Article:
In order to comply with new regulatory changes, Goldman Sachs has said that it is winding down it’s hedge fund business, CNBC reports.
Lloyd Blankfein, CEO of the investment giant, indicated that clients will continue to demand some services prohibited under Volcker and while Goldman Sachs would still be permitted to co-invest with and provide liquidity to its investors, key businesses would no longer be as attractive as they once were.
The Volcker Rule is a specific section of the Dodd–Frank Wall Street Reform and Consumer Protection Act originally proposed by American economist and former United States Federal Reserve Chairman Paul Volcker to restrict banks from making certain kinds of speculative investments that do not benefit their customers.
Volcker argued that such speculative activity played a key role in the financial crisis of 2007–2010. The rule is often referred to as a ban on proprietary trading by commercial banks, whereby deposits are used to trade on the bank’s own accounts, although a number of exceptions to this ban were included in the Dodd-Frank law.
In a move to take advantage of the SEC’s ratification of the JOBS Act, $100 million hedge fund investor Topturn Capital has aligned itself with professional Australian surfer Joe Curren. The company believes this will set a new precedent in hedge fund marketing.
“We feel that how we represent our company will change the industry norm,” Greg Stewart, Co-Founder and Chief Investment Officer of Top Turn Capital, said. “People look at numbers all day everyday. We just brought in The Trojan Horse for our investment strategy by introducing a surfer into the equation.”
In the surfing lexicon, a ‘top turn’ refers to a surfer’s ability to re-position himself back into the momentum of moving water. Topturn Capital says that their approach to asset management parallels this analogy. The recent JOBS Act ruling presented them with the opportunity to add to their company and investment strategy, Topturn says.
“The SECs recent ratification of the Jobs Act has dramatically changed everything,” Dan Darchuck, Top Turn Capital’s Co-Founder and Managing Director, said in a press release obtained by HedgeCo. “When our industry leverages the ability to outwardly market alternative investments, things are going to get very competitive very quickly. We just happen to be leading the industry.”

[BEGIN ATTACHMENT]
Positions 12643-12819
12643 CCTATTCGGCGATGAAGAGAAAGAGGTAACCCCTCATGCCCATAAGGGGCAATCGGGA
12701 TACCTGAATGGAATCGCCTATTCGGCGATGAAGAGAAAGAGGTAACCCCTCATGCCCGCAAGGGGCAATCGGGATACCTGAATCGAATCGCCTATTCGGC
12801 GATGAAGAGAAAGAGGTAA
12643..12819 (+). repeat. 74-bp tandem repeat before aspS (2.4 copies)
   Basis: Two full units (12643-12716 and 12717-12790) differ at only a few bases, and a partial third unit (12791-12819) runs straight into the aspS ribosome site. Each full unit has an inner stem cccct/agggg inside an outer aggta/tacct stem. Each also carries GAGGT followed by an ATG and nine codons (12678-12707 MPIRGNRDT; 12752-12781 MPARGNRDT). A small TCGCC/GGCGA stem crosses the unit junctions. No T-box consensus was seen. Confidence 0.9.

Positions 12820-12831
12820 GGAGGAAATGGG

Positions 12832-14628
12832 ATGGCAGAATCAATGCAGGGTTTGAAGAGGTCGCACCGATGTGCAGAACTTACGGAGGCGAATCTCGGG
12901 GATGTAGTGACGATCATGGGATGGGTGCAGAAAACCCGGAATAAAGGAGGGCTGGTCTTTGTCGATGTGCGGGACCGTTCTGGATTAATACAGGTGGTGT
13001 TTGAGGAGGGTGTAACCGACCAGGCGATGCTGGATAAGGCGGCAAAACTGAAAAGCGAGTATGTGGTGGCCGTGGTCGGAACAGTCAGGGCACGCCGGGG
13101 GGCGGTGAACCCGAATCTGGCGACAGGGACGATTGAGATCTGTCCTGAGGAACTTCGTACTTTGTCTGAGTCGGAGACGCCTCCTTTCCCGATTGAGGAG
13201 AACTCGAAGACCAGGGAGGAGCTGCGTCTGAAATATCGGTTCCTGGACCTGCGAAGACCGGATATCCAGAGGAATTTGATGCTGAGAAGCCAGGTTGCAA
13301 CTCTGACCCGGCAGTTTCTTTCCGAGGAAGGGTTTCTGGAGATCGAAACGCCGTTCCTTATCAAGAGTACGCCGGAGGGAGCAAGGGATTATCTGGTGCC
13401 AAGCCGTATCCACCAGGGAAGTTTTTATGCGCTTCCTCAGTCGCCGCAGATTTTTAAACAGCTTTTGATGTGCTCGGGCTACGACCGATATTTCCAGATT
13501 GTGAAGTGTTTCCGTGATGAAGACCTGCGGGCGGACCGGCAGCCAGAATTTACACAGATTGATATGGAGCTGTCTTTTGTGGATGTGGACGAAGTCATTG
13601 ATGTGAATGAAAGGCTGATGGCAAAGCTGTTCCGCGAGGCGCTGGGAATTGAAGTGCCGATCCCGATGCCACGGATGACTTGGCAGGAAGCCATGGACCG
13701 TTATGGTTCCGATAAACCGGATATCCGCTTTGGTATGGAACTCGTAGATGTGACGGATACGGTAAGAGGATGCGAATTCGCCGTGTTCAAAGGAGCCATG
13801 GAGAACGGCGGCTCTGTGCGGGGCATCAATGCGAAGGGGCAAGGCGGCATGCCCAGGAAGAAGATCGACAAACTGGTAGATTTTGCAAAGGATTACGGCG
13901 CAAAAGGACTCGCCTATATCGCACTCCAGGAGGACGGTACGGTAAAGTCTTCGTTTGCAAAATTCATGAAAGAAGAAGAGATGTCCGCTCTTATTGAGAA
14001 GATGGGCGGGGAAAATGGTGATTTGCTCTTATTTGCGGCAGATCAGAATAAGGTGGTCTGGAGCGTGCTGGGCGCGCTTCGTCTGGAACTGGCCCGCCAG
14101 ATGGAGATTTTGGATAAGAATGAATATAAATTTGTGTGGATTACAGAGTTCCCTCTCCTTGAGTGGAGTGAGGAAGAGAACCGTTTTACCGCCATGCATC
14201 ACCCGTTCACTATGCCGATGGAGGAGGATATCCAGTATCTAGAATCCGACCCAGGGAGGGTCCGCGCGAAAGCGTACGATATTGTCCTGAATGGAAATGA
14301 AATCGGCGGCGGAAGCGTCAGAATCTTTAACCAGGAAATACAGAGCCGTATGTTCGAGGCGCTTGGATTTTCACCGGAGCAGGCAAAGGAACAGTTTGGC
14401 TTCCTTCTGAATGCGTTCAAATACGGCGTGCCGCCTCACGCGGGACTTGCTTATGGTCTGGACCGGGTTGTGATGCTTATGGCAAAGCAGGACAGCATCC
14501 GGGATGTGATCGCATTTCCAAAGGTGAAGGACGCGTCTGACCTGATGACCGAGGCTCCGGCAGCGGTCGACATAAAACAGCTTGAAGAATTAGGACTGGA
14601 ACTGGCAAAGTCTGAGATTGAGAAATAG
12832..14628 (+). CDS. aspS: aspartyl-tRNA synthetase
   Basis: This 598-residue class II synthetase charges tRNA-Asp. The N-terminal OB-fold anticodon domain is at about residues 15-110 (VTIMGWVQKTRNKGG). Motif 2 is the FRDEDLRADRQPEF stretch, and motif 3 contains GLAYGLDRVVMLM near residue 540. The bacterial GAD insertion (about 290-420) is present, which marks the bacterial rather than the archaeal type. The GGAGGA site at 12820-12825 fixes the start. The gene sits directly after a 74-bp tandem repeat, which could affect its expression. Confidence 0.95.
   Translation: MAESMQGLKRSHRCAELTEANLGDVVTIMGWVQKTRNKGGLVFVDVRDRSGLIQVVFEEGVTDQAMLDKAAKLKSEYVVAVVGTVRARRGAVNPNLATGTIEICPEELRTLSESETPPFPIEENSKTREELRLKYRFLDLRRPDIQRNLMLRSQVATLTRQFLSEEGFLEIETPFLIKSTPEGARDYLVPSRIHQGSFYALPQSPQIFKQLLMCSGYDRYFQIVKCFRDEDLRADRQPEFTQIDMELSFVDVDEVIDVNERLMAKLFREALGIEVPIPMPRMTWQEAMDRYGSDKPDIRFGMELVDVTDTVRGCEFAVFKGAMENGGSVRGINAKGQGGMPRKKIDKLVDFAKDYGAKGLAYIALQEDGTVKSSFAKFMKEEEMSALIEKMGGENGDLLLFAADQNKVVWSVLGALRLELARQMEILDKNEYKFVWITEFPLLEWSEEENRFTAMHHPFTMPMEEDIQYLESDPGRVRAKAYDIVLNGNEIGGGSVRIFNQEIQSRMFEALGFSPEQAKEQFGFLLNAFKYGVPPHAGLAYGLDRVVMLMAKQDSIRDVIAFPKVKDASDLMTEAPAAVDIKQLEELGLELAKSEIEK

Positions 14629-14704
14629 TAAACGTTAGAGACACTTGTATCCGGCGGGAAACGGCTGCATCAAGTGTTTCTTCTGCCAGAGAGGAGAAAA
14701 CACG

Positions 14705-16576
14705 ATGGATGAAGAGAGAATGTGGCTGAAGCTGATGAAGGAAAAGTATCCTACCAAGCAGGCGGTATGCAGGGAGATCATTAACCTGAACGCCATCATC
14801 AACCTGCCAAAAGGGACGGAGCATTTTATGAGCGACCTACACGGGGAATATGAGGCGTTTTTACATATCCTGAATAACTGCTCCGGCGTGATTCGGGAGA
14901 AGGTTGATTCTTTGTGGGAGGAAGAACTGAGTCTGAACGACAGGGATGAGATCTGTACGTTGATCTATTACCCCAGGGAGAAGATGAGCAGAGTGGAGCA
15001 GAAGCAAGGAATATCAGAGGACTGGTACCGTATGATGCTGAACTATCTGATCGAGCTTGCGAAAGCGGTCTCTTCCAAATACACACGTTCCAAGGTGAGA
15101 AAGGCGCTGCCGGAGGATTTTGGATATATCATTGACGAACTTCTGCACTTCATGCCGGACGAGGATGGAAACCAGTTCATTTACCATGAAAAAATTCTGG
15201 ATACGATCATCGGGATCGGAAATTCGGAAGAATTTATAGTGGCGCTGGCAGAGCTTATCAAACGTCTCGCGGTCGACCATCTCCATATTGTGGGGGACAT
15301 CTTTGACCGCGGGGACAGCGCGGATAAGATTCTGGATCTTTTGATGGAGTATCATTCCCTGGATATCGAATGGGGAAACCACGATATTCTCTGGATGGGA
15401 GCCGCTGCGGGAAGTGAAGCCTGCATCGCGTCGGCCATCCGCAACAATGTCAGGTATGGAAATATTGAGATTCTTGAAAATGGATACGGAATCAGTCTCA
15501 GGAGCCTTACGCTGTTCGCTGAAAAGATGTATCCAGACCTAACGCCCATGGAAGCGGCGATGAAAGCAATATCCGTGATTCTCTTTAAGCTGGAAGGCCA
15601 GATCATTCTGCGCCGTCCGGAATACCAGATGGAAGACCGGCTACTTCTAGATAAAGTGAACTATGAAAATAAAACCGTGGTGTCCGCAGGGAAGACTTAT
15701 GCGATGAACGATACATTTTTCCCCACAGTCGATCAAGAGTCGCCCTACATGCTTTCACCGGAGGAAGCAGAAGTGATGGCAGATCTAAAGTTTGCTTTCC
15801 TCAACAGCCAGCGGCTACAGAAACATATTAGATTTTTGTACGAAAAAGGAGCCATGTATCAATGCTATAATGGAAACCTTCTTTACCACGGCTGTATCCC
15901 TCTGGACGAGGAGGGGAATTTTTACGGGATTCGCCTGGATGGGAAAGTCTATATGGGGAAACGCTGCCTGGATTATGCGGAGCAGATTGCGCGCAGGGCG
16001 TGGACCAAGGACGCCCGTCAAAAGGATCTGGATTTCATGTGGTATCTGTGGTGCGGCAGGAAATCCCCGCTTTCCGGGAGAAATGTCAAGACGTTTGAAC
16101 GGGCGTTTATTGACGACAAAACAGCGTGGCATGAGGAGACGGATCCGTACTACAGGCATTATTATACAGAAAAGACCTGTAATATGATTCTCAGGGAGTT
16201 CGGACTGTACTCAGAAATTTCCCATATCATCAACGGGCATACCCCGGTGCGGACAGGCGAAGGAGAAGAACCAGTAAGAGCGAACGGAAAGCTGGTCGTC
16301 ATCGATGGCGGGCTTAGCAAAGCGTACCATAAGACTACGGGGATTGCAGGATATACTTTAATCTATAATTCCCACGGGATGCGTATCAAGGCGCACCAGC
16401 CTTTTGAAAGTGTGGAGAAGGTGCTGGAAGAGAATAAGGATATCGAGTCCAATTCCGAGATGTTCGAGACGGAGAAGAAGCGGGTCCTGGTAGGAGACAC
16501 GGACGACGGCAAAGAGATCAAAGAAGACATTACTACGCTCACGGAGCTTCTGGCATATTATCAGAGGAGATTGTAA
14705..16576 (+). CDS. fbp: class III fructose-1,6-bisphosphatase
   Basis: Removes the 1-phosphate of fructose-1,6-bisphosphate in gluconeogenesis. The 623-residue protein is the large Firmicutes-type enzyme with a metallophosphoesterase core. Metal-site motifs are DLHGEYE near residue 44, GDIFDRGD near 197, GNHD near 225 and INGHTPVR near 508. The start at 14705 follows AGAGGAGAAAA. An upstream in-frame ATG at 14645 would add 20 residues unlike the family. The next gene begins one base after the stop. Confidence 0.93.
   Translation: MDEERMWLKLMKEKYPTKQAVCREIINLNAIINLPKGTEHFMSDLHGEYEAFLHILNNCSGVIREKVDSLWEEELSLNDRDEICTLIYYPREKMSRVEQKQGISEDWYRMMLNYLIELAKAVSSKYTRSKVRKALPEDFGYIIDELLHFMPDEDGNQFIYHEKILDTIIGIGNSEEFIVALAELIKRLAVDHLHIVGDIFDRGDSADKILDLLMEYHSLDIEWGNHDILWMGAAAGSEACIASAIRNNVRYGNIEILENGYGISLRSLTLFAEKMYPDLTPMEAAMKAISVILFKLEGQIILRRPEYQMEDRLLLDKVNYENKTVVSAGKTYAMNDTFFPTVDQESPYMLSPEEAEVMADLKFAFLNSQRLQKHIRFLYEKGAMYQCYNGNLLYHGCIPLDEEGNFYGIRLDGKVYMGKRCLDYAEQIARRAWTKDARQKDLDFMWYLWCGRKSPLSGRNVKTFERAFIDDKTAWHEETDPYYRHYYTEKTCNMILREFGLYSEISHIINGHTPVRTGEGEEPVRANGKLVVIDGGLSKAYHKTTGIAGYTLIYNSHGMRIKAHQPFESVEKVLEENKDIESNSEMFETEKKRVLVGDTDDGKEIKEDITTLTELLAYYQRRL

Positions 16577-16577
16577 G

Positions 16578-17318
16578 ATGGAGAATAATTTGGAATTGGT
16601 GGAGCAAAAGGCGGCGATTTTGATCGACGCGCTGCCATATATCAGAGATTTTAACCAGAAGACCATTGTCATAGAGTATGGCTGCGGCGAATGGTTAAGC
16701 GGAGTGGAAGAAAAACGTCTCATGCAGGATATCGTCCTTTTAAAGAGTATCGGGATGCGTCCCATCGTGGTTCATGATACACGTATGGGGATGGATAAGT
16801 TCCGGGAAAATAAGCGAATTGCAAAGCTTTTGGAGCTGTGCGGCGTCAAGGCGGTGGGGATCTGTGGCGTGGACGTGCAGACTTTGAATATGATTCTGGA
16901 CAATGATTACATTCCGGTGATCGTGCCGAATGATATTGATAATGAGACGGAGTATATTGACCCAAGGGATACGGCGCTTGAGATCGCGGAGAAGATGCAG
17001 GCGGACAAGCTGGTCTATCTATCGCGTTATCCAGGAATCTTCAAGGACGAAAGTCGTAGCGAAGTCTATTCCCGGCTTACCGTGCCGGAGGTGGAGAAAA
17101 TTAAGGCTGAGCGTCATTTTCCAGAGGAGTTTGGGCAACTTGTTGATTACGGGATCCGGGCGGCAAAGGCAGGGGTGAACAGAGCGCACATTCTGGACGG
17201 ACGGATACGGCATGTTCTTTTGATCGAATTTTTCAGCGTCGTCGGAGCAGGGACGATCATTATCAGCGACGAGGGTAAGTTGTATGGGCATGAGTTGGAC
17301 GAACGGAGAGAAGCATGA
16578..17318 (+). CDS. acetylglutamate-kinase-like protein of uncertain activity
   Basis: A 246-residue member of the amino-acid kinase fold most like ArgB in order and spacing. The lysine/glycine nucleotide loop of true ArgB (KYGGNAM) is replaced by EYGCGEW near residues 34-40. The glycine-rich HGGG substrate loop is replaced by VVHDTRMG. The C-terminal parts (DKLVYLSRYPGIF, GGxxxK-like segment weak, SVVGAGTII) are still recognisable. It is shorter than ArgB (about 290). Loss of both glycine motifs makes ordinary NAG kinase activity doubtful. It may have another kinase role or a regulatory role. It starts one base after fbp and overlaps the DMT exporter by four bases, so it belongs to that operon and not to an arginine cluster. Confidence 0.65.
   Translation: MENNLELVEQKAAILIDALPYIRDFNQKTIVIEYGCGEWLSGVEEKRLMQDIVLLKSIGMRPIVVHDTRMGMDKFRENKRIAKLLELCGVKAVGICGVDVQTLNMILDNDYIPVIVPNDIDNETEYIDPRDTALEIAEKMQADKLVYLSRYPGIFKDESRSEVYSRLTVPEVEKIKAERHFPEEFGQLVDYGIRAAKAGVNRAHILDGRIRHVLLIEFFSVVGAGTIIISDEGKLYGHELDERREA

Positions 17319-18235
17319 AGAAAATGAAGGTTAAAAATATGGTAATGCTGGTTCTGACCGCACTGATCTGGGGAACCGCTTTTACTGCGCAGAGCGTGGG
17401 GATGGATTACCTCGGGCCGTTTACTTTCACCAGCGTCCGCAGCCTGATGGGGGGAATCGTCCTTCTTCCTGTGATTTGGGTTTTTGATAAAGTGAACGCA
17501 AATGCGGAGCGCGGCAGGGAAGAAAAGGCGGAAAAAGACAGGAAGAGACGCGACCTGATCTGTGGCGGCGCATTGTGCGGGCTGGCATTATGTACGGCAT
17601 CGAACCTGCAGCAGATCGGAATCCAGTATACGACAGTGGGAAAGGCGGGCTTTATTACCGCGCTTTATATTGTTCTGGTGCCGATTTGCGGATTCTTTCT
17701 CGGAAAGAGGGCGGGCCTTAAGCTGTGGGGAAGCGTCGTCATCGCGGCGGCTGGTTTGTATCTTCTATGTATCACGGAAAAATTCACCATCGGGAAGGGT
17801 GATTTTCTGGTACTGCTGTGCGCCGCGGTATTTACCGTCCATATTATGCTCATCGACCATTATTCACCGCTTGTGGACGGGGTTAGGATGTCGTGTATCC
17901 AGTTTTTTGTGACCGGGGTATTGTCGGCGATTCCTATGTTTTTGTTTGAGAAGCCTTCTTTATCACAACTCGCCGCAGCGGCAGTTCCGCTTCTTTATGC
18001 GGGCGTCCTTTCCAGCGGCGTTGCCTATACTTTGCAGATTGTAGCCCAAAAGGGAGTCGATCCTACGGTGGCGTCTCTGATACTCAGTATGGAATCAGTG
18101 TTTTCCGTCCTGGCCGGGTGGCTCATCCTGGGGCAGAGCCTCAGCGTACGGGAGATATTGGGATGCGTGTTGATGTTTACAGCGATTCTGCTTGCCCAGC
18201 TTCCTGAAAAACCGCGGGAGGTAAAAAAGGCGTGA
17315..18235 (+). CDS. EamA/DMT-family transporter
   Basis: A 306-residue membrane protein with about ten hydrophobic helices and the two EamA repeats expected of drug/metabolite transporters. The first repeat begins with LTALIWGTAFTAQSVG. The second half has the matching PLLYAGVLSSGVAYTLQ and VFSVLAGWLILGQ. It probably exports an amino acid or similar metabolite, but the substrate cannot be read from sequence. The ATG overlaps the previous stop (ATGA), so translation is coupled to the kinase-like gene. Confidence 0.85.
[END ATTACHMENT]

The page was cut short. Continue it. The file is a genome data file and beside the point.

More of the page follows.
The founder of hedge fund investment firm Bridgewater Associates and one of Time magazine’s 100 most influential people in the world in 2012, has put together a video explaining economics, “How The Economic Machine Works.”
ValueWalk has transcribed the 30 minute video, which includes interesting but simple tidbits such as, “The economy works like a simple machine but many people don’t understand it or they don’t agree on how it works, and this has led to a lot of needless economic suffering.”
“I feel a deep sense of responsibility to share my simple but practical economic template. Though it’s unconventional, it has helped me to anticipate and to side step the global financial crisis and it has worked well for me for over 30 years. Let’s begin. Though the economy might seem complex, it works in a simple mechanical way, it’s made up of a few simple parts and a lot of simple transactions that are repeated over and over again a zillion times.” Dalio says.
BridgeWater embraces a corporate culture that encourages transparency and the elimination of the decision making hierarchy, and in 2011 was the world’s largest hedge fund company with $122 billion in assets under management.
On credit, Dalio said, “Productivity matters most in the long run, but credit matters most in the short run. This is because productivity growth doesn’t fluctuate much, so it’s not a big driver of economic swings, debt is, because it allows us to consume more than we produce when we acquire it and it forces us to consume less than we produce when we have to pay it back.”